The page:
Album Review by EDF
Regular readers of the independent artist section will know by now about my appreciation of most things that come from the Music Mosaic label. That is not to say that this review will be biased but I will bring up the point that I have criticised the odd below standard track previously found on these compilations. I do enjoy these compilations very much and hope that you will explore them as well if like the old mixed with the modern.
The opening track is ‘Xingu’ by PROFESSOR TRANCE who commences the proceeding with a lesson of all things tribal accompanied by a constant repetitive beat. This moves to the drum & bass influenced ‘Hamu’ by FRIEDEL LELONEK who uses djembe and darbuka in an attempt to make the track more interesting than it really is. Next up is one of the most commercial tracks ever to be found on a Music Mosaic compilation, the enjoyable Oriental-pop track ‘Razali’ by ZEHAVA BEN. I would defy anyone not to like this track or the next one, ‘Calango’ by KAU.
’Tribal Trance Dance’ by KAMAL ENGELS / ARIEL KALMA is a kind of tribal celebration of song and dance featuring Native American Indians. Next up is ‘Taniye’ by BEKAYE KOUYATE & SONKOMA, which is based on a traditional Mali song and covers topics such as human rights and having fun with your friends. This track does show some promise but ultimately fails to excite. This would not be a world music album without featuring some didgeridoos and ‘Rhythm Culture’ by DIDJWORKS does the job by fusing trance, urban, world, jazz and funk elements into the one track.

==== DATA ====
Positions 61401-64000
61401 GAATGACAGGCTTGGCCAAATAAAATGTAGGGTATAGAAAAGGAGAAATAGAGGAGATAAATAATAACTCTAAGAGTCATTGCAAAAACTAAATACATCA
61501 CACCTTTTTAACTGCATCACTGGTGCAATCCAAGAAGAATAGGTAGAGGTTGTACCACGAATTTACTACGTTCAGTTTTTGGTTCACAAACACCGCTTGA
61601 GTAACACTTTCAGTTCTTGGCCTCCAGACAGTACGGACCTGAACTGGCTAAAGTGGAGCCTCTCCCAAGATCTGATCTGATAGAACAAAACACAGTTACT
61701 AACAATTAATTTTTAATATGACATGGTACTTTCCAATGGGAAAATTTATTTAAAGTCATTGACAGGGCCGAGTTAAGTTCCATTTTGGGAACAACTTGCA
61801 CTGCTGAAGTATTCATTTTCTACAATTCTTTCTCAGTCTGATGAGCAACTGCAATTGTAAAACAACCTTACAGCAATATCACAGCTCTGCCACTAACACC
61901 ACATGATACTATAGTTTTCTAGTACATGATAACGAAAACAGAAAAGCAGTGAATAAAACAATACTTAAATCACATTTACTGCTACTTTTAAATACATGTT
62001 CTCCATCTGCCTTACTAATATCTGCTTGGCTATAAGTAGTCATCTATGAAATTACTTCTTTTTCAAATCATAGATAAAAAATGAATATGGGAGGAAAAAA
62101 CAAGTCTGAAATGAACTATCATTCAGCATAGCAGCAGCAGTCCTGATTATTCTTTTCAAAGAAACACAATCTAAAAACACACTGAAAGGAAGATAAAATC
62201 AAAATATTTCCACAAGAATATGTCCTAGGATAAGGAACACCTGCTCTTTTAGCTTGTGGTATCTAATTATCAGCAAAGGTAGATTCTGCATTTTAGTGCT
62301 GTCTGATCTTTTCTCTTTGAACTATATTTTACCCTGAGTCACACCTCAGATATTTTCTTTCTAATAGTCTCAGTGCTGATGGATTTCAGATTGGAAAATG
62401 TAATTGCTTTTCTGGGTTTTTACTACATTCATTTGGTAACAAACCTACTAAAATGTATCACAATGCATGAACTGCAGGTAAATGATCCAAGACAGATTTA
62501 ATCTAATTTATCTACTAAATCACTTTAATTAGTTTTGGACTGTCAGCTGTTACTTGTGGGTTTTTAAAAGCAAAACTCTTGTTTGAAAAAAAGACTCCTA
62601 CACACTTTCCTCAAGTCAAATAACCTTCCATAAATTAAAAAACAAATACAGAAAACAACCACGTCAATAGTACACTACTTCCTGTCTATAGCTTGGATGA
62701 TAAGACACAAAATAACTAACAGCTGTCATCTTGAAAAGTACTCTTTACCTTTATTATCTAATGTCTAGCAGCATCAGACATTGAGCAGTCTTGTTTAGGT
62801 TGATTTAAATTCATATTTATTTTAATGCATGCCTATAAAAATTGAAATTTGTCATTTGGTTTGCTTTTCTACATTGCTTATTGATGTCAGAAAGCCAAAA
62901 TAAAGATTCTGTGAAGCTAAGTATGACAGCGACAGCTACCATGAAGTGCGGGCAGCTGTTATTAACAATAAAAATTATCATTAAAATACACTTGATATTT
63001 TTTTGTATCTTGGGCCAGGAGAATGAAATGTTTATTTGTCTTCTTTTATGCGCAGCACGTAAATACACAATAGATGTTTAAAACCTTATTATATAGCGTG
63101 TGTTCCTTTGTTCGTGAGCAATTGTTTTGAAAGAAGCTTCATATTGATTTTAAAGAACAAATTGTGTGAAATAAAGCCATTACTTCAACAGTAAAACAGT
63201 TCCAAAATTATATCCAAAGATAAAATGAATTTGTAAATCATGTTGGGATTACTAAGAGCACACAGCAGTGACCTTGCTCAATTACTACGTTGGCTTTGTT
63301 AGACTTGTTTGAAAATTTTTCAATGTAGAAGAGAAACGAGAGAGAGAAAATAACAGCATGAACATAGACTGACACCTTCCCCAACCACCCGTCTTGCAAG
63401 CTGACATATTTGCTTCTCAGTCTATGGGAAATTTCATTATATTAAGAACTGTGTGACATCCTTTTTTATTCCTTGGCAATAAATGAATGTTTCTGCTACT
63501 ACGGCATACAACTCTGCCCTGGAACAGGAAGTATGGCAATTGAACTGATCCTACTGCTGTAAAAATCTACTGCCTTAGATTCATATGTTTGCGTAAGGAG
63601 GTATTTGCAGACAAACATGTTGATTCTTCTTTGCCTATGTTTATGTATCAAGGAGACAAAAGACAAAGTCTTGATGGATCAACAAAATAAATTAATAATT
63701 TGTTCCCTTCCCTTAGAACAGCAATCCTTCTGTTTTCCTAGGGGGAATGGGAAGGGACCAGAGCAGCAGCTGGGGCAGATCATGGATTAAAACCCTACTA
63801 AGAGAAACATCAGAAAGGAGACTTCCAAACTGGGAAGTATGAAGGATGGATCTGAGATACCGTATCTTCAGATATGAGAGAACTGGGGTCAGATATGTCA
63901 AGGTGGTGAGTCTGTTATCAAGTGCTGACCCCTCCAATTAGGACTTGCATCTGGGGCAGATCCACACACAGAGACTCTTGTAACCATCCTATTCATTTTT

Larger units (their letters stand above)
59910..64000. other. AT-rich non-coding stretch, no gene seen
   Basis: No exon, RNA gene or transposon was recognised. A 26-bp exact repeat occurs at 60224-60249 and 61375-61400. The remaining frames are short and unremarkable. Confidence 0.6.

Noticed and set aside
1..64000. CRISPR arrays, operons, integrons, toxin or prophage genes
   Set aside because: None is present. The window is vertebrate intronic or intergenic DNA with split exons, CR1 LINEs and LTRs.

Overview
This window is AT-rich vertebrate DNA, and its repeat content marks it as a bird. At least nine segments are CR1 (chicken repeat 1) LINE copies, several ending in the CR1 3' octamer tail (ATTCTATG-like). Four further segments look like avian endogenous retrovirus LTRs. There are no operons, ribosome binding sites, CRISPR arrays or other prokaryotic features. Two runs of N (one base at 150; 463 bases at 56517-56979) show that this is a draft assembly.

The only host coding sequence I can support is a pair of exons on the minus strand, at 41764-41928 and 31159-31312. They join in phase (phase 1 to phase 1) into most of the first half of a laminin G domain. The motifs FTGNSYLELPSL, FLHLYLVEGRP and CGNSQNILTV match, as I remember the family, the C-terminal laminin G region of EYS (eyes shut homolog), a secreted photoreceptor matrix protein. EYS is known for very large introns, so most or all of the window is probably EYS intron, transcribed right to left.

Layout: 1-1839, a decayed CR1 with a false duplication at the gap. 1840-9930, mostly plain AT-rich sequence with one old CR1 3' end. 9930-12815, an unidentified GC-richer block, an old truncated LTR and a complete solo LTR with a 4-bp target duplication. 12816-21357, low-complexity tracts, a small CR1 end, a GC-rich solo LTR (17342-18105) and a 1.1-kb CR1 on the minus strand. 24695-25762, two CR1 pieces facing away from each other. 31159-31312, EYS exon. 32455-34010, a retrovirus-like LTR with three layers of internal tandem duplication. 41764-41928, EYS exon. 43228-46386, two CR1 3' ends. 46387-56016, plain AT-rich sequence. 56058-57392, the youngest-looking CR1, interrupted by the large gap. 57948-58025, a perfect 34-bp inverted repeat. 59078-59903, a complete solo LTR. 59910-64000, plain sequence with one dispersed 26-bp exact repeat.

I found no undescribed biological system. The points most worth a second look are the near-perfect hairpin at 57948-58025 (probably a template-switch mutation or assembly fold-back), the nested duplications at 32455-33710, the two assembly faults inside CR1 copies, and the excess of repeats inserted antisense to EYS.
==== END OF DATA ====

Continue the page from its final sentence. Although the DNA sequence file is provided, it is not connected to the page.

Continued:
Patience, tolerance, understanding and agreement is the message portrayed in ‘Akoma’ by ADESA, which is suitably matched by the song’s mid-tempo beats. The percussion intro at the start of ‘Fou La Tete’ by ARIEL KALMA will catch the listener unaware that this is a percussion only track and sounds far more interesting than it should be. The main sentiments expressed in ‘Earthsong’ by KARUNESH, no, not the Michael Jackson song, is that everything comes from Mother Earth and that is where, one day, everything will eventually return. The final track on the album is ‘Gate Keeper’ by ATMAN who apparently makes the best traditional Indian chants and ambience, and judging from this track that description is not far wrong.
Yet again a near perfect compilation except for a couple of tracks that refuse to get going. As always, if you have any interest in World Music, than you should check out Music Mosaic’s website and sample some of the other delights that they have to offer.